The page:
SoftBank Group Corp has elevated Ken Miyauchi, who is head of the group’s Japanese telecommunications operations, as president and chief operating officer to replace Nikesh Arora who has resigned, it said in a statement.
Miyauchi joined SoftBank Group in 1984 and has served in various leadership roles at the firm since then. In his most recent role, he was serving as representative director, president and COO of SoftBank. Miyauchi held 1,101,230 shares of SBG as of March 31, 2016, according to the statement.
Last year, Arora had replaced Miyauchi at the company’s board. Now with Arora’s departure, Miyauchi is returning to the board.
Arora, the former Google executive handpicked by SoftBank founder and CEO Masayoshi Son as his successor, has quit as president and CEO in a sudden end to the India-born executive’s tenure at the Japanese telecom and internet conglomerate.
Arora will remain in an advisory role at SoftBank for a year.
The development comes a day after SoftBank gave Arora, who was tipped to be the successor to Son, a clean chit on allegations raised by a group of unknown investors represented by a New York law firm after a panel of its independent directors reviewed those complaints.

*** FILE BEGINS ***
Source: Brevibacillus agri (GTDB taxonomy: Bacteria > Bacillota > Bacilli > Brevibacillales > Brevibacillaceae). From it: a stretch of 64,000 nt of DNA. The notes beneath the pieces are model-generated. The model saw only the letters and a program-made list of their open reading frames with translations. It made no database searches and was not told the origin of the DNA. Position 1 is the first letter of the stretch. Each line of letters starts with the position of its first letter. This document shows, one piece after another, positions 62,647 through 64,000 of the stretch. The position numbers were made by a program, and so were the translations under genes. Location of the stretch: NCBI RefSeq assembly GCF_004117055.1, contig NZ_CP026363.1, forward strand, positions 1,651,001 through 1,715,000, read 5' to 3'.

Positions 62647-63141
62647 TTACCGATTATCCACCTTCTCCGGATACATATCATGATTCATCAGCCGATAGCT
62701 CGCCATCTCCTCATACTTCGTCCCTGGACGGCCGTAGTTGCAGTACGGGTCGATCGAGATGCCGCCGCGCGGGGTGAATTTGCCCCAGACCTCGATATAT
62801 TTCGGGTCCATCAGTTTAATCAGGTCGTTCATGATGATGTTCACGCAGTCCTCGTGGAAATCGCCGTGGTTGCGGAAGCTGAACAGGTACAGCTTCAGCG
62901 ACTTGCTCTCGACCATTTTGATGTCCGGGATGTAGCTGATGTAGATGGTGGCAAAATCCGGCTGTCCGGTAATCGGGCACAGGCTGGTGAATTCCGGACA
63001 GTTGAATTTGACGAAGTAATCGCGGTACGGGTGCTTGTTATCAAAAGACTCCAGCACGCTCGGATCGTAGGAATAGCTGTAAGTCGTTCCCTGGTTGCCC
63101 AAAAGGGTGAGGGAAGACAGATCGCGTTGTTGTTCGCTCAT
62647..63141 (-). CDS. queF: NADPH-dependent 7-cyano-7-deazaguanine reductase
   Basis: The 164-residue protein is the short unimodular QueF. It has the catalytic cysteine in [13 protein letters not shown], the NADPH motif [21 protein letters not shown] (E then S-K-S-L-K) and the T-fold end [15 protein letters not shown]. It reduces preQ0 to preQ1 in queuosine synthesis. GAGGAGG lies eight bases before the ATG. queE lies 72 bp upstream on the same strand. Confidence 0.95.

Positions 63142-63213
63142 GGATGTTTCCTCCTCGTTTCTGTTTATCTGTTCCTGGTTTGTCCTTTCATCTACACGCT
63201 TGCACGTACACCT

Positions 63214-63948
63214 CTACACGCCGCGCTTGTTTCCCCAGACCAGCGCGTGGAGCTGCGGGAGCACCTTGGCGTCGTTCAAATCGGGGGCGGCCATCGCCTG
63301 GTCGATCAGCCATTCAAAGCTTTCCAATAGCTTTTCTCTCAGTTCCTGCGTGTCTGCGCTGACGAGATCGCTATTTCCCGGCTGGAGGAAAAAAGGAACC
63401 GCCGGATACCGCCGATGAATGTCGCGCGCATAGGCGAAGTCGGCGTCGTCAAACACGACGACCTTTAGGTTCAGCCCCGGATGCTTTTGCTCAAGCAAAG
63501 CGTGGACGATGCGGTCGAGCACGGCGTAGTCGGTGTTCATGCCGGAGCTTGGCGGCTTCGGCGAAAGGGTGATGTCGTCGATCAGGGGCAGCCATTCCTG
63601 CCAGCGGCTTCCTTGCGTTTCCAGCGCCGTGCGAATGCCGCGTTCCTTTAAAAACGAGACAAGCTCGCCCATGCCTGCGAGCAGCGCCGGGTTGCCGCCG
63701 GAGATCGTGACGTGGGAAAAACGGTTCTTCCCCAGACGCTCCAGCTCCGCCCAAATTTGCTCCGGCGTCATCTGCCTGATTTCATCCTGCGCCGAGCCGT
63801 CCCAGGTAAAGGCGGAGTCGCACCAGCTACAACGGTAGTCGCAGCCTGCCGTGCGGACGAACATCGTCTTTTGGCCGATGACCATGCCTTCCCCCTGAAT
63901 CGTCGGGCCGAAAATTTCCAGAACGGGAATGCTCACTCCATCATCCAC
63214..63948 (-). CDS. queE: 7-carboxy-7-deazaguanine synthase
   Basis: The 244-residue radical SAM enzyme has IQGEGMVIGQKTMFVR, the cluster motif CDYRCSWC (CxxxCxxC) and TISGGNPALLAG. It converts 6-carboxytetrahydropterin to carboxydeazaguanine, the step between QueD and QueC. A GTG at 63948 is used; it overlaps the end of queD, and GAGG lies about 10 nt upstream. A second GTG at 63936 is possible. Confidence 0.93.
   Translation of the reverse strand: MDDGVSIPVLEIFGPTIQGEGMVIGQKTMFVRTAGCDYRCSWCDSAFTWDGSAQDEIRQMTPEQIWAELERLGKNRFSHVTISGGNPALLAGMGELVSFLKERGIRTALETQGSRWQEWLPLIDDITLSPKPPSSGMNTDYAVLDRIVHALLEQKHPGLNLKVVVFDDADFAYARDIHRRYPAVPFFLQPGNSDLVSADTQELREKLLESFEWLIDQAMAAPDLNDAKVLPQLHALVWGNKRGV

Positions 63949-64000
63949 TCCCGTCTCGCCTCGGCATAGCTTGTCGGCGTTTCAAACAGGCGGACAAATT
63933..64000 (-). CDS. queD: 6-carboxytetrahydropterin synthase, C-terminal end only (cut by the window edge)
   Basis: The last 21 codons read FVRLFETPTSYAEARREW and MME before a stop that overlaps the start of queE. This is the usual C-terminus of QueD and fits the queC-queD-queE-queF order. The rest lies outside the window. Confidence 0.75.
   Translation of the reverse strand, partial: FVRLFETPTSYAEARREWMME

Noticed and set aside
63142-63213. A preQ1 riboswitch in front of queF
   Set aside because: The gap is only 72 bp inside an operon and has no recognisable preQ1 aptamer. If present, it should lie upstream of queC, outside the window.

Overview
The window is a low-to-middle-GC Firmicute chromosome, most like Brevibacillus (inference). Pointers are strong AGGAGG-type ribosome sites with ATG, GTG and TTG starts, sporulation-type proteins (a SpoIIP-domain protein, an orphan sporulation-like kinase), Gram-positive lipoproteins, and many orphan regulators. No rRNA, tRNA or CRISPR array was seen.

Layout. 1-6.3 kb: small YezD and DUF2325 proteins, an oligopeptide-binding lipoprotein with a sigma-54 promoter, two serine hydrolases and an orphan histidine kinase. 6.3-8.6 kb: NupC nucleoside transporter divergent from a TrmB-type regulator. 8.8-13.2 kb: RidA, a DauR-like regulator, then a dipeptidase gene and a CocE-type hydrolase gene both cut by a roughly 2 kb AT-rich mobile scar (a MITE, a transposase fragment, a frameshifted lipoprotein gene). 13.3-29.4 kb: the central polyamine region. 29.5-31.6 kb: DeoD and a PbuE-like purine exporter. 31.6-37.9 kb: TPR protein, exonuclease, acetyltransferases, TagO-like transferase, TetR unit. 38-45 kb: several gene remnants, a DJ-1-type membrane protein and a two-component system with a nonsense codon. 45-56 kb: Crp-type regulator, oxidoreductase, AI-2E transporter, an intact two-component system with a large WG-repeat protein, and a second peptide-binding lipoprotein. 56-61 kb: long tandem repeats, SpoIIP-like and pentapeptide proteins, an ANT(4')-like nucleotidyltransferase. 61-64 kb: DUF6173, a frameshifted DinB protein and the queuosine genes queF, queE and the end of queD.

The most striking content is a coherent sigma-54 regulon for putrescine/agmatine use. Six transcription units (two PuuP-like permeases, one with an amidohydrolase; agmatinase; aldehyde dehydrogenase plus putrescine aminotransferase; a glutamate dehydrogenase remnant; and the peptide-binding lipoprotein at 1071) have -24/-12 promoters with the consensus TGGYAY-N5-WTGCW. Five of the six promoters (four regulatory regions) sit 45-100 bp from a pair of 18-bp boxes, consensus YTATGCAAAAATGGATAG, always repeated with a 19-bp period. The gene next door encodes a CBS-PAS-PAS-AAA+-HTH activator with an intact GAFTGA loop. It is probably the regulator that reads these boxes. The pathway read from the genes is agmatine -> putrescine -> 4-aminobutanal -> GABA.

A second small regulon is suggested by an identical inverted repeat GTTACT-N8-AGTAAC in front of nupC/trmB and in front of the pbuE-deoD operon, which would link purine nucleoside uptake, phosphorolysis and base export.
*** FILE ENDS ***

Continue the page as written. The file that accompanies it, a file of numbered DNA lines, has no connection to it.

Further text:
Arora, former chief business officer at Google, joined SoftBank in September 2014 as vice chairman of the group and CEO of its subsidiary SoftBank Internet & Media Inc. He was named president and COO a year ago. Son subsequently named Arora his likely successor.
Arora led SoftBank’s venture investments in India, the US and other countries as the Japanese group backed more startups in search for the next Alibaba Group Holding Ltd, the Chinese e-commerce giant in which it is the largest shareholder. He also led SoftBank’s recent multi-billion dollar stake sales in Alibaba and Finnish game developer Supercell.
In India, Arora led SoftBank’s investments in e-commerce marketplace Snapdeal, cab aggregator Ola, realty portal Housing.com and hotel booking site Oyo. He said on Tuesday he plans to continue supporting Indian startups.
Arora was one of the highest paid corporate executives in the world when he joined SoftBank on a pay package of $135 million. He also made a personal bet on SoftBank in August last year when he decided to invest JPY 60 billion ($482 million then) to buy shares of the company.
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